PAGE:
Think back to the first time you saw “The Wizard of Oz.” Was it in a movie theatre or on your home television? Do you remember it clearly?
The film, “The Wizard of Oz,” made an indelible impression on me. My mother took me to see it in a theatre and we sat in the front row. Just the theme music alone gives me chills and reminds me of being five and watching it in awe. I wasn’t afraid of the flying monkeys or the green witch—but I was pretty petrified of the tornado, and it has probably been one of the reasons why I have a recurring dream about twisters, which I conveniently work into some of my writings. (There’s a plus to paranoid delusions; it becomes great fodder for story ideas.)
But if we examine the green witch—the Wicked Witch of the West—we have an interesting character, indeed. Looks wise, she’s fantastic. She is unique, with green skin coloring. I mean, if you are going to be a character with unusual skin pigment, you might as well go all the way with it. Michael Jackson tried it, but he never quite achieve the right hue. Tattoos are so prevalent today, that even being tattooed all over your body would have little affect on today’s world. I’m afraid you’d just blend in. You could attempt to change your hair color or style or shave it all off (God forbid) or wear a costume, but going green in this case really seems to have been the right choice. And in the film, we never have any idea or get insight into why she is green in the first place. Perhaps she was a stellar recycler?
And what was her family’s heritage, background? She had to have come from somewhere. Was she the daughter of divorced parents? We know her sister was evil and was hammered by a house, but did she really deserve that death? Was she truly wicked like her sister?
(By now you’re hoping I’m building up to something, I know.) Let’s examine another film villain, Darth Vader. We know what drove him to his sinister behavior. It was power. It was the dark side. It was his need to control. It was his anger. Thanks to George Lucas, this all comes out and we understand his story. He’s Bad. Menacing. And yet, in the end, he is somewhat redeemed. That’s not the case for our Wicked Witch of the West. No redemption. She melts. Gone forever. We have no idea why she was such a witch. The only thing we know is she wanted those ruby slippers—those tacky, outdated, “so yesterday” heels that belonged to her sister. Honestly, if she’d thought about it a little more, the green and the red…so Christmas-like and cheerful…she may have altogether reconsidered the quest for them. If she’d only just let go and walked away, she may still be around, taunting other little girls and their small dogs.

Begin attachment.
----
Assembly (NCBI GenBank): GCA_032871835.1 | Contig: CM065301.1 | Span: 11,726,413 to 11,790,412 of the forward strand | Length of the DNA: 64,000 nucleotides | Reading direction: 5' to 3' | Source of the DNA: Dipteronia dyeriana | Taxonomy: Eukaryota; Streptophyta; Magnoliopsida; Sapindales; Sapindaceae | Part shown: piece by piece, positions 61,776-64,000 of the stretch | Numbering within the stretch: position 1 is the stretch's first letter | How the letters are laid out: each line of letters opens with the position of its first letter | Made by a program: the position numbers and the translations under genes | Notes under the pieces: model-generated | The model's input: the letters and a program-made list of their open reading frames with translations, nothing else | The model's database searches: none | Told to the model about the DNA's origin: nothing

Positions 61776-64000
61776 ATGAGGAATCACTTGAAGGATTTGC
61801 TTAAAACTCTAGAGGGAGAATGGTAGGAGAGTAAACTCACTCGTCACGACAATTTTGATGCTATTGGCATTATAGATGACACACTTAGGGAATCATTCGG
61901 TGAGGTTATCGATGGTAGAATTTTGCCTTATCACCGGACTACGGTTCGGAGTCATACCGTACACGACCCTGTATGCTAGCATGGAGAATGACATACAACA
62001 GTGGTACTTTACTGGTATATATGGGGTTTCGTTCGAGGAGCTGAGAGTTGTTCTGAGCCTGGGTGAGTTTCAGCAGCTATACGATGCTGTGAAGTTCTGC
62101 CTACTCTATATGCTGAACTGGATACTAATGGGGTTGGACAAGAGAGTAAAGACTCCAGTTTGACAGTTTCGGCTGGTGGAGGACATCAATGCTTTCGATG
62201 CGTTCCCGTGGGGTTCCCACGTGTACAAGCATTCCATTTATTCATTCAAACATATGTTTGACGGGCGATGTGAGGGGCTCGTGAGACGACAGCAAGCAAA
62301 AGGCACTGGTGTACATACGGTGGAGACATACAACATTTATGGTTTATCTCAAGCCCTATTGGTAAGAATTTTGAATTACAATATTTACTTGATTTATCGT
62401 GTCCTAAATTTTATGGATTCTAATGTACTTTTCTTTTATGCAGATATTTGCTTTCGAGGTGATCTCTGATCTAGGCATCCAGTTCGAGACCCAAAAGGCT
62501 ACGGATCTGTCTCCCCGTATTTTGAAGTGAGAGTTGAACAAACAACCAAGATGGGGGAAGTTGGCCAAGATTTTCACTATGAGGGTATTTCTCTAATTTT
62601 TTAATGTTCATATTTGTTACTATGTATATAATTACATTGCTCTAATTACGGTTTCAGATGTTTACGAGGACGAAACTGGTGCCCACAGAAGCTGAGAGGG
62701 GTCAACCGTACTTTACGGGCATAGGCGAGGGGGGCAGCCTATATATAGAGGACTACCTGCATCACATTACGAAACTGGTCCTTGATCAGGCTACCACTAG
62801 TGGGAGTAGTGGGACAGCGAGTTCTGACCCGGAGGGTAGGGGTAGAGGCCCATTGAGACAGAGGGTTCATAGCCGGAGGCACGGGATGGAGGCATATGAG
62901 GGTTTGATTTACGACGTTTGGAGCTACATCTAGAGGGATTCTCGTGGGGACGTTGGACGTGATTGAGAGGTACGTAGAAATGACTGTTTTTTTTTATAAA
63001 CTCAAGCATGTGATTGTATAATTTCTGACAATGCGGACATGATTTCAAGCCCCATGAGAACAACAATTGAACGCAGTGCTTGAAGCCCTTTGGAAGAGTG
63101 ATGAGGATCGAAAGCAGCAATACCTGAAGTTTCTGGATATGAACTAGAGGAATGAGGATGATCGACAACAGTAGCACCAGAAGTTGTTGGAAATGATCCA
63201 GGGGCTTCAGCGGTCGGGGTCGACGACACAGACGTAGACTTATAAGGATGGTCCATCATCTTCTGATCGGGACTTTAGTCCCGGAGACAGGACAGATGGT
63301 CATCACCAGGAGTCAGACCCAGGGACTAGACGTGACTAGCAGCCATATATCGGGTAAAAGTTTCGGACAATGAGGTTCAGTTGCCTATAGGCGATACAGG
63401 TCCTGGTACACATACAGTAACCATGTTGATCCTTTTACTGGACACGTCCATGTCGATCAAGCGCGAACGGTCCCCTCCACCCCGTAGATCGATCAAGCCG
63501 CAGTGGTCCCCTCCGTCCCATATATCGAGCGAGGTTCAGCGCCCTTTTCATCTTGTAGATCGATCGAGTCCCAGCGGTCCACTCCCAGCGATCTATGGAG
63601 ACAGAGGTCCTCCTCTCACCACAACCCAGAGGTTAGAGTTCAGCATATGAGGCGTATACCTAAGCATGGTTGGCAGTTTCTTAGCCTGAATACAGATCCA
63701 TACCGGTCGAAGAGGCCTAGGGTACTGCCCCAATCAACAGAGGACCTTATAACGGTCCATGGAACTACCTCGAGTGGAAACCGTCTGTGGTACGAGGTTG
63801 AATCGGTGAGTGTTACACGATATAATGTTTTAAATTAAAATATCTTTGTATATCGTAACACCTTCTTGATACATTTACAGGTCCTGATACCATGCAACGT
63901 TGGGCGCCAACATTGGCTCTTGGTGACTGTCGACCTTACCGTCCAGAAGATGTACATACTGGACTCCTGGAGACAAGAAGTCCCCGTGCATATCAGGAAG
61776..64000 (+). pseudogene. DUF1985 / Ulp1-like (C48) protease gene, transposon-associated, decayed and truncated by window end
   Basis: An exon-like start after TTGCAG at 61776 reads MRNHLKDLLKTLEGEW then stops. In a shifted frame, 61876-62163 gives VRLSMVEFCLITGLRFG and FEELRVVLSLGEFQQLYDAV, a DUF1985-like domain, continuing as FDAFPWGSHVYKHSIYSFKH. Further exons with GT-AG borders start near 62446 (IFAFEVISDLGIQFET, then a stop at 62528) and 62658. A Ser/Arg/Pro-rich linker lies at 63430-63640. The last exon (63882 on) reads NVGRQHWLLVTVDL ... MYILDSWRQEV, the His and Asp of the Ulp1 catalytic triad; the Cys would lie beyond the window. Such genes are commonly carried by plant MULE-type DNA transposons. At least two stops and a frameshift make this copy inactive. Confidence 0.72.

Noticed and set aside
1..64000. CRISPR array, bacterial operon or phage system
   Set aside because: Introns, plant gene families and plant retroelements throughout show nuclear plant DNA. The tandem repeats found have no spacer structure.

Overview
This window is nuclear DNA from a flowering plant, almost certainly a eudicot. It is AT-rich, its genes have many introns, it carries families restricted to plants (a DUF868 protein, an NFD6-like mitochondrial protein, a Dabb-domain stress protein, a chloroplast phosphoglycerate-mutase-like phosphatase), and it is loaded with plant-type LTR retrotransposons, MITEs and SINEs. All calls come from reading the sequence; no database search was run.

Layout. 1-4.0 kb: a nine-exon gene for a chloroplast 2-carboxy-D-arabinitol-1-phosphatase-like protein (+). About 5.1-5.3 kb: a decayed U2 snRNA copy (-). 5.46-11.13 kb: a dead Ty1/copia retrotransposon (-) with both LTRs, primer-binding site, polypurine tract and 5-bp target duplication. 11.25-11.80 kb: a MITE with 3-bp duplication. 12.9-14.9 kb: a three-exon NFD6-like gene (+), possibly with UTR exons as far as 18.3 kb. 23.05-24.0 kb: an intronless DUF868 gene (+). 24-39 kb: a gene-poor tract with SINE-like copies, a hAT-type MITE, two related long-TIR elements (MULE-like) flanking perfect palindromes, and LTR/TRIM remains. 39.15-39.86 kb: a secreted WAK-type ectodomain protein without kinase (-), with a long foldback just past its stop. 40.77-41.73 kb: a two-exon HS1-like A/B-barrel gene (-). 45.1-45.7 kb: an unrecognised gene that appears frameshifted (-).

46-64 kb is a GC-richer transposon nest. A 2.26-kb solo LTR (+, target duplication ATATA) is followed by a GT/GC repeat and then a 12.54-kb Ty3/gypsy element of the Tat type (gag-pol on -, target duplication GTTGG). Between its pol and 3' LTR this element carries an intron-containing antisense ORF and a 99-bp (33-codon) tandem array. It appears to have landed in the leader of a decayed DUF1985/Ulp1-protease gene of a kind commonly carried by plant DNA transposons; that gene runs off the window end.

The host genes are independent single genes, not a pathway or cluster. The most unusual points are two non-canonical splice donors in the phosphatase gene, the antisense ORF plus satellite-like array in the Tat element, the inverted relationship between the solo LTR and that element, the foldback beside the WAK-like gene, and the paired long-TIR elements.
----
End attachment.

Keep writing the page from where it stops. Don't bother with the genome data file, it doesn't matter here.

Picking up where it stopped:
(So finally, my point.) The point that I’m attempting to illustrate is that the green witch is gloriously drawn. We don’t need to know anything about her. She has mystique. She has wickedness. We smell how rotten an apple she is. There’s no need to divulge too much regarding the background of her character—the villain of “The Wizard of Oz.” She’s a malevolent character, and as writers, we need to realize that sometimes people are just bad and in some cases in both film and literature (and in real life—trust me, I know a few), there’s absolutely no need to offer explanations as to how and why they became that way.